MATLIN: Life Length is not going to deal directly with the public. Instead, we are going to receive blood samples. Patients will go to their physicians and get blood drawn, and then the lab company will pick that blood up and send it to us on an anonymous basis. We always work on an anonymous basis because, in order to give good reports, we need a lot of health information on individuals. To respect privacy laws, we always insist on having these tests done anonymously.
THE MARK: Some people have voiced concerns that life- and health-insurance companies will want this sort of data about their customers.
MATLIN: If you want to get a life-insurance policy today, there is a certain point, depending on your age and the amount of coverage you want, when you have to take a physical. So insurance companies are already pre-screening patients; it’s water under the bridge. The insurance industry already evaluates people based on their health, their family history, their pre-existing health conditions, and their job.
As for Life Length, we’re not even remotely close to having this telomere test be so widely accepted that any insurance company would work with it. It needs to become a generally accepted test – used in routine checkups – before insurance companies will consider it a valid source of data. Insurance companies base their assessments on statistics, so they would need large amounts of statistical data on this test.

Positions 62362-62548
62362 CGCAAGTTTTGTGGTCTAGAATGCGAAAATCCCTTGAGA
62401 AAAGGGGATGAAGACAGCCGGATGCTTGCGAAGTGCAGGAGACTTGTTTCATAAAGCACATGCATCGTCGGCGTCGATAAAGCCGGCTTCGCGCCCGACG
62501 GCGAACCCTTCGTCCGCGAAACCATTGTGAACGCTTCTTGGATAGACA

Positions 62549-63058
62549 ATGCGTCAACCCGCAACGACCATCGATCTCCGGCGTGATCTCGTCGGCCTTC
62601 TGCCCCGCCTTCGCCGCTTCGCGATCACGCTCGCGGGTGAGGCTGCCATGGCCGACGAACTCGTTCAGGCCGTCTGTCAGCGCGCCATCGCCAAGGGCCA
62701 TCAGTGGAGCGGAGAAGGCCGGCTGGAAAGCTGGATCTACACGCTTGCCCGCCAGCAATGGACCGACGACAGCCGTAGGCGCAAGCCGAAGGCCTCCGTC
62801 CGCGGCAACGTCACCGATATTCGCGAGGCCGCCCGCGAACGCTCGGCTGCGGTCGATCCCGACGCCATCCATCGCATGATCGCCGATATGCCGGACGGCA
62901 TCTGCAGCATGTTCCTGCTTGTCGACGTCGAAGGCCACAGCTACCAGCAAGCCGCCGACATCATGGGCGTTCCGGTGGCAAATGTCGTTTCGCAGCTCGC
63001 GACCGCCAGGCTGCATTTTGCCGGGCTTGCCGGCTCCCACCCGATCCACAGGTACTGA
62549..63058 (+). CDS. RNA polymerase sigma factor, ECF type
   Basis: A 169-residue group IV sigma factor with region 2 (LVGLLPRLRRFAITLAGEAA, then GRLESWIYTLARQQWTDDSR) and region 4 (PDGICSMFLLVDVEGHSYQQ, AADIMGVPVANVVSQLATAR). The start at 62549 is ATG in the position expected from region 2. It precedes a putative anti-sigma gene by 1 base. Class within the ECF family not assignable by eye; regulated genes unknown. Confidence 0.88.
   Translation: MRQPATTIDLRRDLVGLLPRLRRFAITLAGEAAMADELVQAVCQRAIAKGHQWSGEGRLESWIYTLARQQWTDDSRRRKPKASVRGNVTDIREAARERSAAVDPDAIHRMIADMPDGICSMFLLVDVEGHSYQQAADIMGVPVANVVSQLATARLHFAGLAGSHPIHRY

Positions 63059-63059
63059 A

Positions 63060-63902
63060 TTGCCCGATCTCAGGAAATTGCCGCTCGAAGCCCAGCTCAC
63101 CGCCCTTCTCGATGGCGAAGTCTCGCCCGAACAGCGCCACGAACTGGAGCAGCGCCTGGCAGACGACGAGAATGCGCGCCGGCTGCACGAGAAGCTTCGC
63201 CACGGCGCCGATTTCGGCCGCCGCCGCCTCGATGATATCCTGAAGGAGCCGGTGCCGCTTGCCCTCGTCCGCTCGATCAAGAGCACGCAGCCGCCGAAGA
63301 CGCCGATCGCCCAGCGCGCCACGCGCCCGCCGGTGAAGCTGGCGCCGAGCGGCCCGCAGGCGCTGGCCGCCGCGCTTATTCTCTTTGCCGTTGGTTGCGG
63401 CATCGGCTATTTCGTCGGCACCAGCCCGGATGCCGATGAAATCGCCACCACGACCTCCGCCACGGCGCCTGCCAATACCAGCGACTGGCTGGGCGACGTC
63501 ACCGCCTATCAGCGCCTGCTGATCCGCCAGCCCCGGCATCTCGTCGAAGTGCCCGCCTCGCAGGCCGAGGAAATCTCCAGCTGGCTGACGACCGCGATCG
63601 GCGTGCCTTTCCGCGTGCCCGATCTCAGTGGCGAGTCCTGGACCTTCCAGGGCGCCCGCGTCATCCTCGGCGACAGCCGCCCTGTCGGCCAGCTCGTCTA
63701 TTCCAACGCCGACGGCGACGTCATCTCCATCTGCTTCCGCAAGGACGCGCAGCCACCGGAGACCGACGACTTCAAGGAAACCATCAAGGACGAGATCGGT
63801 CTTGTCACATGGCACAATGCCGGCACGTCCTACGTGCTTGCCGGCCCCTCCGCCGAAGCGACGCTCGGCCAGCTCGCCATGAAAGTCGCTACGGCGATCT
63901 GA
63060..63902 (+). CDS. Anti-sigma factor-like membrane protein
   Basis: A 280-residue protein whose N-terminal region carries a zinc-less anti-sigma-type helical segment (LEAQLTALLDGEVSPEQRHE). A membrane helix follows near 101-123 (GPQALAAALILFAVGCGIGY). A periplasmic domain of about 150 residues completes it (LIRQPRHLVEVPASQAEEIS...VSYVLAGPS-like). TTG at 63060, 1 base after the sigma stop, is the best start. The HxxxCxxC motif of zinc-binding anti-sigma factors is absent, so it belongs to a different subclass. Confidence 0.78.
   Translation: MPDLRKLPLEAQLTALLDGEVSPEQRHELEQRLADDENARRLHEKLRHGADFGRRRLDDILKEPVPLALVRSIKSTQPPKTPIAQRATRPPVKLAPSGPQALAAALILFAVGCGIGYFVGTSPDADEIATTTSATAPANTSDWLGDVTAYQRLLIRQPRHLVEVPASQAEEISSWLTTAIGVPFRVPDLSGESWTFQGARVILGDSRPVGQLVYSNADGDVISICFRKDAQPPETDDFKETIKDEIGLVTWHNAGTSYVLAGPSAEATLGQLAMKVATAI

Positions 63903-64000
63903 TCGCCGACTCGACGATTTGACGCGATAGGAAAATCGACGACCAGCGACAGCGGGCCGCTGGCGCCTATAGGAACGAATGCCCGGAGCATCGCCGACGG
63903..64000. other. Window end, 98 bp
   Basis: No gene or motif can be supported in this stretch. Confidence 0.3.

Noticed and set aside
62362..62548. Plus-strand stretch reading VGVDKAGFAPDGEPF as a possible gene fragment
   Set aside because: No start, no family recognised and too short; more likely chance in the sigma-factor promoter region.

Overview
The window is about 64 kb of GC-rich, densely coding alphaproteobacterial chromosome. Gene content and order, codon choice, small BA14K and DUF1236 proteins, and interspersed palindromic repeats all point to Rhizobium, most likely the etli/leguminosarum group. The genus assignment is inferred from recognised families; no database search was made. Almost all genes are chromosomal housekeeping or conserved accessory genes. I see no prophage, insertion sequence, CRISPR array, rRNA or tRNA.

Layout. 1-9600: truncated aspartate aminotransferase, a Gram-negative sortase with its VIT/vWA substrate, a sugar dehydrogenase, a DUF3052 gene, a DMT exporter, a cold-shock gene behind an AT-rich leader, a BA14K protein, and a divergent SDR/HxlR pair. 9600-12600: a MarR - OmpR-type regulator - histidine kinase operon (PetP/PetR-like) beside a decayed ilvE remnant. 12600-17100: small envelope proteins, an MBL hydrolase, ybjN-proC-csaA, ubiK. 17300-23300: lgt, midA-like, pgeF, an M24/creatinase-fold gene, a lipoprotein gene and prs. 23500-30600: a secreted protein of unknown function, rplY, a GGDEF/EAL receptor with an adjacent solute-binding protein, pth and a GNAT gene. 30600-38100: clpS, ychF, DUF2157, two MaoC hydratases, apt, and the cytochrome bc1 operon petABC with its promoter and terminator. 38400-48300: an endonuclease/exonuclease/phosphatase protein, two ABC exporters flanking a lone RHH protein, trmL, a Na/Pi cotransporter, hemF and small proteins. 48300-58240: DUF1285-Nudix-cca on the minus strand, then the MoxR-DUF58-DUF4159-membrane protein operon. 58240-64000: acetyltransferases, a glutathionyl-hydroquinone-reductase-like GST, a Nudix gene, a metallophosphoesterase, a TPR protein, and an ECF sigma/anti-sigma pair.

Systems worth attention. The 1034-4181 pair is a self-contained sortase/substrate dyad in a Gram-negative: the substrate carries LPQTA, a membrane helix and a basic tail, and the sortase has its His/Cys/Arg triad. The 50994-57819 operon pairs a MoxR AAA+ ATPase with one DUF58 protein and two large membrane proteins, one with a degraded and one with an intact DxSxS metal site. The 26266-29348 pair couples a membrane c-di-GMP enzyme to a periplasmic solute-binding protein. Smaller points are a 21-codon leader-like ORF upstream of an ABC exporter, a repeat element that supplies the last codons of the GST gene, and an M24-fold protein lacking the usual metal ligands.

THE MARK: Do you envision a time when this telomere test will be a regular part of a medical evaluation?
MATLIN: Absolutely. And it will, as you say, be a part – just as medical professionals look at your cholesterol regardless of whether you’re overweight, and regardless of whether your parents died from cardiovascular disease or cancer. They look at many, many factors.
THE MARK: When will this test be available for doctors to order?
MATLIN: We are trialing it now. We also want people to be educated about the test results, so it has to go through physicians. To get to hundreds of thousands of physicians globally, we need to work through companies that have that kind of access – which is why we are looking to work with lab companies.
We are gratified to see there’s an interest in trying to understand something that is complex scientifically. This is cutting-edge technology, so it’s appropriate that people ask hard questions and show some skepticism toward it.